- Pizzeria de Guido, Rue 250, off Blvd Nelson Mandela. Decent Italian restaurant - just don't expect taxi drivers to know where it is...
Love them or hate them, the French have left one decent legacy in West Africa: bread. Fresh delicious baguettes are ubiquitous, and travellers should not be worried about becoming sick because of the bread.
- Relax: Cafe with some indoor seating and a covered outdoor patio. Pastries, pizzas, sandwiches, steaks and good breakfasts. Reliable food and very casual. Located on the Rue de Koulikoro just a few doors down from the Azar and Fourmi supermarkets.
Vegetarians will have a hard time in Bamako. Asking for a meal without meat will usually be met with the kind of look reserved for children and elderly relatives one does not wish to upset. In a country where poverty is common and food is often scarce, turning down meat is an oddity.
That said, mornings beans, fries, and fried plaintains can be found streetside throughout the city. Morning, noon, and night you can find small streetside "cafes" where you can get a VERY fried egg sandwich and some nescafe. Several varieties of fried dough are also easy to stumble upon. Lunch- Rice and sauce is most easy to find, in local restaurants a plate with meat shouldn't cost more than 500, but can range up to 1,500. Evenings you can find attcheke (cassava dish), spaghetti, beans, boiled eggs, and fries relatively easily.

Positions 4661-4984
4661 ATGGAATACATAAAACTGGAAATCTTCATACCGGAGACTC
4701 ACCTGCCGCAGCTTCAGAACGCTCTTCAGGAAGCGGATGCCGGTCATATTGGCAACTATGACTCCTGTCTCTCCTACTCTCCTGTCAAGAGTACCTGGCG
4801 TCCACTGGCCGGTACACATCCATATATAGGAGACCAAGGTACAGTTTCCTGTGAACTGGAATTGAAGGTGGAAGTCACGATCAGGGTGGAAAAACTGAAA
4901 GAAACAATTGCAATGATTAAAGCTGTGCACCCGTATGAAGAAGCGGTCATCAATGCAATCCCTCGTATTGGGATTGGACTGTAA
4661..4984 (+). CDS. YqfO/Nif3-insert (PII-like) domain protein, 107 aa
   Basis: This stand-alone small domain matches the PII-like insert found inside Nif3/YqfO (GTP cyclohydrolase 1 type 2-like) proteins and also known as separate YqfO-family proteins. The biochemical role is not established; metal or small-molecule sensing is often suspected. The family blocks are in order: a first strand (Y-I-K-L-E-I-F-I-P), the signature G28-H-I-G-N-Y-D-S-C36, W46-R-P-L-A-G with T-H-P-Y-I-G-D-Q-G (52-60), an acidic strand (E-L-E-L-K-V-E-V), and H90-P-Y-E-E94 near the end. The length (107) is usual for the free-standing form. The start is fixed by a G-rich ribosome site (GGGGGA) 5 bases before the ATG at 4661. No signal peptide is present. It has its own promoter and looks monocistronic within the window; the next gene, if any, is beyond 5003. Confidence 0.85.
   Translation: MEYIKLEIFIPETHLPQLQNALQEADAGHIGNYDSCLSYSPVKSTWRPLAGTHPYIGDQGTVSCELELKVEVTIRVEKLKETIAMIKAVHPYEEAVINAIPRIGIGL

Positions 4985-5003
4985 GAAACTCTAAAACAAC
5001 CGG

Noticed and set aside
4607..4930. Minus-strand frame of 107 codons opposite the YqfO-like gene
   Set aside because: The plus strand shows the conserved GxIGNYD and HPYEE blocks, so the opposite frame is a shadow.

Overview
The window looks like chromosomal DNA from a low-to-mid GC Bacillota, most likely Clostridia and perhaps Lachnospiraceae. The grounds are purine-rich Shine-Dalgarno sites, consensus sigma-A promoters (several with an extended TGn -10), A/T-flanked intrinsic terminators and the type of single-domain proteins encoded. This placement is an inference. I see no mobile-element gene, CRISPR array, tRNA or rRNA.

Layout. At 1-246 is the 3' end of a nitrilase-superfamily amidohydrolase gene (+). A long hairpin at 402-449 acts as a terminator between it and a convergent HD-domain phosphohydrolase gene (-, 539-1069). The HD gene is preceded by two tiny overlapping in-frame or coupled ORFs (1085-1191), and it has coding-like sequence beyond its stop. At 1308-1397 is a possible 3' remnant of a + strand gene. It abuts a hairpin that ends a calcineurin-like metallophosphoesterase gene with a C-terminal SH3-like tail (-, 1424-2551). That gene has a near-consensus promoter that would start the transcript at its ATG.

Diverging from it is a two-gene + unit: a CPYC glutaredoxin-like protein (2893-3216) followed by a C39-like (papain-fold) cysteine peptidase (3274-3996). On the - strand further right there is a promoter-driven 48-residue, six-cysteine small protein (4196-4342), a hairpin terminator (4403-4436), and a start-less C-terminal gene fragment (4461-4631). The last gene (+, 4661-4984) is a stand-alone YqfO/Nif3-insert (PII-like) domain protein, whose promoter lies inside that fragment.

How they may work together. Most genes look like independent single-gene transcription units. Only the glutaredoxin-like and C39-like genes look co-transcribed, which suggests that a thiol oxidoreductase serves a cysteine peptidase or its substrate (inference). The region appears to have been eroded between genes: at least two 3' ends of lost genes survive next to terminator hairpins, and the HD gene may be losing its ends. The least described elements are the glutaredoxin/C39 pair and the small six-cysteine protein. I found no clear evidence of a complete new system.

Meat eaters will be pleased to learn beef and fish are exceptionally good. Beef kebabs and grilled Capitaine, a freshwater fish from the Niger river, are always a good choice. Chicken are usually left to fend for themselves, and tend to be on the scrawny side, especially compared to North-American chicken. Although the situation is improving, you might want to avoid disappointment and just give chicken a miss while in Bamako. To avoid food borne illness, stay away as much as possible from fresh vegetables, and make sure your food is piping hot before eating it.
- Hotel Badala, Badalabougou (Second road right after German Emabassy), ☎ . Very well run, little known restaurant/brasserie. Excellent food (the Pave du boeuf is yummy). Excellent service. Small pool, outside tables. Near the river. Prices are relatively high for Mali but in Bamako you need a treat sometimes!
You can eat like the locals for a few hundred francs cfa a day, or shop in one of the western-style supermarkets.
There is one main market, in the centre of town, and several smaller markets in Bamako.
Supermarket-style stores are generally run by Lebanese businessmen.
- La Fourmi Open 09:30-18:00
- Azar Open 09:30-18:00
- Supermarket Le Miniprix is actually the best one with the best service and with the lowest prices. They have a very clean store and are open 07:30-22:30. They also accept US/Canadian dollars and euro.